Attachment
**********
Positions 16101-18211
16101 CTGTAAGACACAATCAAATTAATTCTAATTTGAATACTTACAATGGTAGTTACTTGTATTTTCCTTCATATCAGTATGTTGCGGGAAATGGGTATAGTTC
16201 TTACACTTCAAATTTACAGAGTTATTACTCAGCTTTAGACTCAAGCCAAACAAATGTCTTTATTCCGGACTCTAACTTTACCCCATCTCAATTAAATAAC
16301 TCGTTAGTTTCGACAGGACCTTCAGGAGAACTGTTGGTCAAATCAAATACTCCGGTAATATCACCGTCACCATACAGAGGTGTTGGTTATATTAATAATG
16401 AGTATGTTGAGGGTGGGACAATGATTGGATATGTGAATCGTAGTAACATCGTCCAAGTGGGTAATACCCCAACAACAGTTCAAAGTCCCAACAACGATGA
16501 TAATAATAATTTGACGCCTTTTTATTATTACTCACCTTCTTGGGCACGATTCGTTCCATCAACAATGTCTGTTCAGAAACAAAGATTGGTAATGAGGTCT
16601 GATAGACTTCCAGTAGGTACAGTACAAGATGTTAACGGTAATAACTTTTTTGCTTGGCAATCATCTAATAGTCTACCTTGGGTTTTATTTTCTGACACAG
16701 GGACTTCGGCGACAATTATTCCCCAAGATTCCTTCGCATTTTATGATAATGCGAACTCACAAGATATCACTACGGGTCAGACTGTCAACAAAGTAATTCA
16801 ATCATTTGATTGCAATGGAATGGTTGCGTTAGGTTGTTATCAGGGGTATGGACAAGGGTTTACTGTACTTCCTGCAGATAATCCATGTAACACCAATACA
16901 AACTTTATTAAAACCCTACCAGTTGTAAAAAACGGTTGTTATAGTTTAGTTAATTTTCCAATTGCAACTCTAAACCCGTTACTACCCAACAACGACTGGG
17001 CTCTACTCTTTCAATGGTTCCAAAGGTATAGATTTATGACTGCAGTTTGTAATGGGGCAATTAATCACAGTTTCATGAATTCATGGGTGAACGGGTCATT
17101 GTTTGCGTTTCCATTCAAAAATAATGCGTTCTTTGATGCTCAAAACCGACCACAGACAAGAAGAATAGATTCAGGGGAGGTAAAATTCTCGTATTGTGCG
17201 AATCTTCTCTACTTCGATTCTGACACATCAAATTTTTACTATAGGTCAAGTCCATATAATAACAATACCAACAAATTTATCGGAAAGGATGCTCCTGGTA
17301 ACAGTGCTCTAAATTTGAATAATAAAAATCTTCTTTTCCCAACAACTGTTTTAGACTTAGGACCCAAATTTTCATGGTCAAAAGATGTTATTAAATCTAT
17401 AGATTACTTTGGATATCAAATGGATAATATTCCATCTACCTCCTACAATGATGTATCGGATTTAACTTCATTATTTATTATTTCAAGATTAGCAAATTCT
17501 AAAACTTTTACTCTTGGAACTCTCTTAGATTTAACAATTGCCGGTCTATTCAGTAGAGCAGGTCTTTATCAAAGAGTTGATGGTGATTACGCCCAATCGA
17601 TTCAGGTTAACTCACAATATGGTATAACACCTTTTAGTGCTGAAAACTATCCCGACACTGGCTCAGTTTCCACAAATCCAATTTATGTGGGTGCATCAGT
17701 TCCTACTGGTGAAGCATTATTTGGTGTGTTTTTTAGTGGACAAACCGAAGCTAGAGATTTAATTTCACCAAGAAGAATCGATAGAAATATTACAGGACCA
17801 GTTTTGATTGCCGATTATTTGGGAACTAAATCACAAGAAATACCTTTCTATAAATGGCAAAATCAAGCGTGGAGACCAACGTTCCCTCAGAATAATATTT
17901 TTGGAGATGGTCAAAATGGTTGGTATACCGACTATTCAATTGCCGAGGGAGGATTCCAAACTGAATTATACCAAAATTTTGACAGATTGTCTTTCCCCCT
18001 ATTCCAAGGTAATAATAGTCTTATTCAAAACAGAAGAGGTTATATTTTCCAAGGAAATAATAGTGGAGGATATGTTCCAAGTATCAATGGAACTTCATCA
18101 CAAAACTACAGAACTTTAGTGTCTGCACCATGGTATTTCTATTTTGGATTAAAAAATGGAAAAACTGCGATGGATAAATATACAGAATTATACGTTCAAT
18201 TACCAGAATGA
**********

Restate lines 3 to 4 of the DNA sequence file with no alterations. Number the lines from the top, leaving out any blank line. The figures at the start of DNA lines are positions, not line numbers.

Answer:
16201 TTACACTTCAAATTTACAGAGTTATTACTCAGCTTTAGACTCAAGCCAAACAAATGTCTTTATTCCGGACTCTAACTTTACCCCATCTCAATTAAATAAC
16301 TCGTTAGTTTCGACAGGACCTTCAGGAGAACTGTTGGTCAAATCAAATACTCCGGTAATATCACCGTCACCATACAGAGGTGTTGGTTATATTAATAATG